That he links my VASSS effort with that of my good friend, the redoubtable Lamar (WCT) Hunt, and his industrious and visionary henchmen, Mike Davies and Al Hill Jr., pleases me greatly I must admit. The closer I can get to them the better for the game and the better for VASSS! If they would change to the less-complicated nine-point tie break from the 13-point model they are now using or, better yet, adopt the no-ad seven-point game and score 1, 2, 3 and zero instead of that ridiculous you-know-what, my troubles and those of umpires and linesmen, who are forever in danger of getting caught short, would be over. I could plan to go fishing. Here's hoping.
JAMES VAN ALEN
What a superlatively original, amusing and, at least from my standpoint, constructive article. If and when tennis gets around to having a commissioner, Frank Deford will get my vote.
The most radical of Frank's proposals is probably the one about mixed doubles in which he has the man serving the first point, the woman the second, the man the third and so on, with the receiving team having the choice of who receives whose service. Since we all will have passed to our reward in heaven before the tennis moguls ever decide to adopt this intriguing notion, further discussion is almost surely academic. However, it seems to me that it would be even better—and fairer—if the serving team had the choice, each time it served, of having the man or the woman serving into the deuce court and the other member of the team serving into the ad court throughout that game. If it works out well, they'll probably stick to that formation next time they serve; if it doesn't, they may switch service sides. And each time a serving team makes its choice for a particular game, the receivers may then counter by choosing which partner plays which court without regard to who played on which side the last time they received.
New York City
The bush league is exactly where tennis would be if Frank Deford's innovative notions were adopted. The rules of tennis are designed for the players, not the audience. If the spectators don't like it, let them go elsewhere and watch a sport that is unsophisticated enough to suit them. Perhaps Mr. Deford could join them at the Roller Derby. And please invite the celebrities. I'm as disgusted with watching them as you are.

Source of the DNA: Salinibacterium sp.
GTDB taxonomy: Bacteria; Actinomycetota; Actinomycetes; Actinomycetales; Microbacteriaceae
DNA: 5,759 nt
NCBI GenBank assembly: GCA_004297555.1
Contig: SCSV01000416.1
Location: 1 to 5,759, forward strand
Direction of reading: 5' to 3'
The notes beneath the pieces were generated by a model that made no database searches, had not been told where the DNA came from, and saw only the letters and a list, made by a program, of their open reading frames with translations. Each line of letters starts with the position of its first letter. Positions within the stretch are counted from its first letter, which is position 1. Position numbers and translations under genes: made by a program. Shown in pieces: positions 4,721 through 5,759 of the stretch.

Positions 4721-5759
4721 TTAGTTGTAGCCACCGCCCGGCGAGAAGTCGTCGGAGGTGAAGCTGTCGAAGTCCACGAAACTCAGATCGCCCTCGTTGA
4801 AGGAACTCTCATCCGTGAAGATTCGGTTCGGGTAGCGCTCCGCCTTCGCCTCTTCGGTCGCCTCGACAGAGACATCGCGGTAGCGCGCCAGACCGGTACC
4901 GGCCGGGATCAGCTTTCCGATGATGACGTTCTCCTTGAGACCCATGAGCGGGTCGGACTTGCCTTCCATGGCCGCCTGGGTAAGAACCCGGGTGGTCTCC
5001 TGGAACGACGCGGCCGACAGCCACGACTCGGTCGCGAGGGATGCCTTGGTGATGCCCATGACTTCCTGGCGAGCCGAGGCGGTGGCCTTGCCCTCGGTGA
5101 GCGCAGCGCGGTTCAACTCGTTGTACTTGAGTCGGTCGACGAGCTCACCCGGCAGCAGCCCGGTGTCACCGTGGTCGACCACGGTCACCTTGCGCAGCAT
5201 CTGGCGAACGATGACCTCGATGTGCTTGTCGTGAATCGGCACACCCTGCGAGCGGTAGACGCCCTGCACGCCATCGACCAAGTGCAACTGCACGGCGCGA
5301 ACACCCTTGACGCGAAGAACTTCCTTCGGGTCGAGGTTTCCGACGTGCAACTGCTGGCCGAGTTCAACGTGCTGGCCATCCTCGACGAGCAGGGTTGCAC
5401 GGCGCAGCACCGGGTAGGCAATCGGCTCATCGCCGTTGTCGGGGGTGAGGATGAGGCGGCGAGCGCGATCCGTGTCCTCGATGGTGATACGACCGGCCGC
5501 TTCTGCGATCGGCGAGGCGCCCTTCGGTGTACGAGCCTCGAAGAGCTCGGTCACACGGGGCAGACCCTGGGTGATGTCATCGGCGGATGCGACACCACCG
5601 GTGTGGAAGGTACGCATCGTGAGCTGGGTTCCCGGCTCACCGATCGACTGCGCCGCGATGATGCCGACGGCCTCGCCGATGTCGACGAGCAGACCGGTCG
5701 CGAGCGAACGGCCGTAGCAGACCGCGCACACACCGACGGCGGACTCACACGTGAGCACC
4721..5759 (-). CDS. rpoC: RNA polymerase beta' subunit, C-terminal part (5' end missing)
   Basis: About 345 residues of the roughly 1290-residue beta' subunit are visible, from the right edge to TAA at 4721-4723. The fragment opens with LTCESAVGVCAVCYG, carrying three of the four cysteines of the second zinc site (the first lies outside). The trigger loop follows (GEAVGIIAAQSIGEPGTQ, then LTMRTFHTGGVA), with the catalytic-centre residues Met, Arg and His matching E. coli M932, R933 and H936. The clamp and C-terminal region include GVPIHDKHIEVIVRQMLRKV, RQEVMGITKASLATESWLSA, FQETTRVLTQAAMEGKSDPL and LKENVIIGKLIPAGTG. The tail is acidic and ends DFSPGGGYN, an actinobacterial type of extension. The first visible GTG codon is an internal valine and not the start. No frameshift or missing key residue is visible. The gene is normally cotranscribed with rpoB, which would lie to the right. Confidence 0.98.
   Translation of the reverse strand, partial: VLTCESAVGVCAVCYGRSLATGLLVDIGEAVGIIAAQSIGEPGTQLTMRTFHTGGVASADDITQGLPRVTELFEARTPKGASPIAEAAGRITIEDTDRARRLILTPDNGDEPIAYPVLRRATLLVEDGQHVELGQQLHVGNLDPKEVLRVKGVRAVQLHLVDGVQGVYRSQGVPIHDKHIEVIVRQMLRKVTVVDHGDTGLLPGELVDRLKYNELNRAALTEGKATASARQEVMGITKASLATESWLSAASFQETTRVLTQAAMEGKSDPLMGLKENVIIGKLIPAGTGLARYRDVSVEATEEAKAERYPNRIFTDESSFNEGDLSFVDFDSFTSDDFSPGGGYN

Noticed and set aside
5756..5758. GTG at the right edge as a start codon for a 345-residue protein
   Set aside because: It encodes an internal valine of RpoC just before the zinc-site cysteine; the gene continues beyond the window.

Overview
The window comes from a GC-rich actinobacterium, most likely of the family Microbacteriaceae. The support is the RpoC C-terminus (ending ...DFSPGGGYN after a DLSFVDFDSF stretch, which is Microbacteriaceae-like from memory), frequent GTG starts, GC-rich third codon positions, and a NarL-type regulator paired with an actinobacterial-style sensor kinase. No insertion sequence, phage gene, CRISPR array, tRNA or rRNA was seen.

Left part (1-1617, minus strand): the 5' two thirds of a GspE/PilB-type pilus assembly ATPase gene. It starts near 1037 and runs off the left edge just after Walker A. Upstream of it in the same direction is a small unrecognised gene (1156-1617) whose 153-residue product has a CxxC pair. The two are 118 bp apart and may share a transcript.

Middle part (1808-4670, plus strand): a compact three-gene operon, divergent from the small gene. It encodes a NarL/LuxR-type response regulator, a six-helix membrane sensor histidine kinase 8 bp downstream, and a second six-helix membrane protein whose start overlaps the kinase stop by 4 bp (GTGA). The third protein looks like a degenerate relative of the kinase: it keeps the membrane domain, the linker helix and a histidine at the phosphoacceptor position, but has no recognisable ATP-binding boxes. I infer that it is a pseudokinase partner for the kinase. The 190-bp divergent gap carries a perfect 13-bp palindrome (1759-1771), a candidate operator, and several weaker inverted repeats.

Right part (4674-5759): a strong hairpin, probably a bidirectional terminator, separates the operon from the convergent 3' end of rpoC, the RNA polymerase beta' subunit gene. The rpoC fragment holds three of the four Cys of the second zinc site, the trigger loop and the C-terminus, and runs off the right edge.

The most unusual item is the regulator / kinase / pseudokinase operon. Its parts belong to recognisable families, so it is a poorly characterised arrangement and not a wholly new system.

E. P. TRULOCK III
Frank Deford's article calls for comment. He says his idea of hell is having to watch The Merv Griffin Show all day long or Chris Evert hitting baseline shots for five sets. Well, my idea of hell is being locked in a cell and forced to read tennis articles by Deford.
How can Deford say that pro-celebrity tournaments should be abolished? In the early 1950s, while I was the pro at The Greenbrier Hotel at White Sulphur Springs, W. Va., Billy Talbert and I organized what I believe was the first star-celebrity tournament. In the field were Tony Trabert, Dick Savitt, Gardnar Mulloy, Vic Seixas, William Clay Ford, C. V. (Sonny) Whitney, Bob Considine and many others. It was very successful, and it created a great deal of interest. These events have been responsible for getting a lot of the movie and television people off the golf courses, and they give the game a great deal of publicity.
Frank Deford's suggestions for improving pro tennis are so logical that the powers that be in the sport will undoubtedly consider them at their earliest convenience, perhaps before 1984. They will then no doubt form a committee to choose a subcommittee to study the recommendations and eventually decide to silence Deford (at least until the rally ends), sue him or recruit him as a net umpire for three-of-five-set matches.
Jamaica Plain, Mass.
In his article on the American Museum of Natural History (Up in Nature's Attic, April 28) J.D. Reed reveals the amazing technique used and the fascinating sights displayed there only to end by saying, in essence, "But it isn't good enough; it isn't reality!"
No one ever said it was, least of all the museum staff. To partake of reality in today's world one usually needs an abundant quantity of a rapidly disappearing substance called money. If you could take me to Africa to see a gorilla in its natural habitat as cheaply as I can visit the museum, Mr. Reed, then by all means.
But then, not all of us are fearless individuals. I prefer my Komodo dragons docile, my African lions at rest and my elephants not charging. In other words, the American Museum of Natural History is just my speed.
The exhibits at the American Museum of Natural History give me the intense feeling of "immediacy about the past" that your writer misses. I have stood many times in front of the African lion group and never failed to make the "leap of imagination" to the moment when a similar lion came within eight feet of me in the Kenya bush.
When I stand before the "diorama of Pokot warriors around a cow" I have no difficulty in taking an "artist's creative leap into history" so that once again I am actually experiencing "the interminable heat, the sound of flies, the odor of dung and yaws."
Maybe it's because your writer walks on concrete and I walk on grass.
GEORGE B. JOHNSON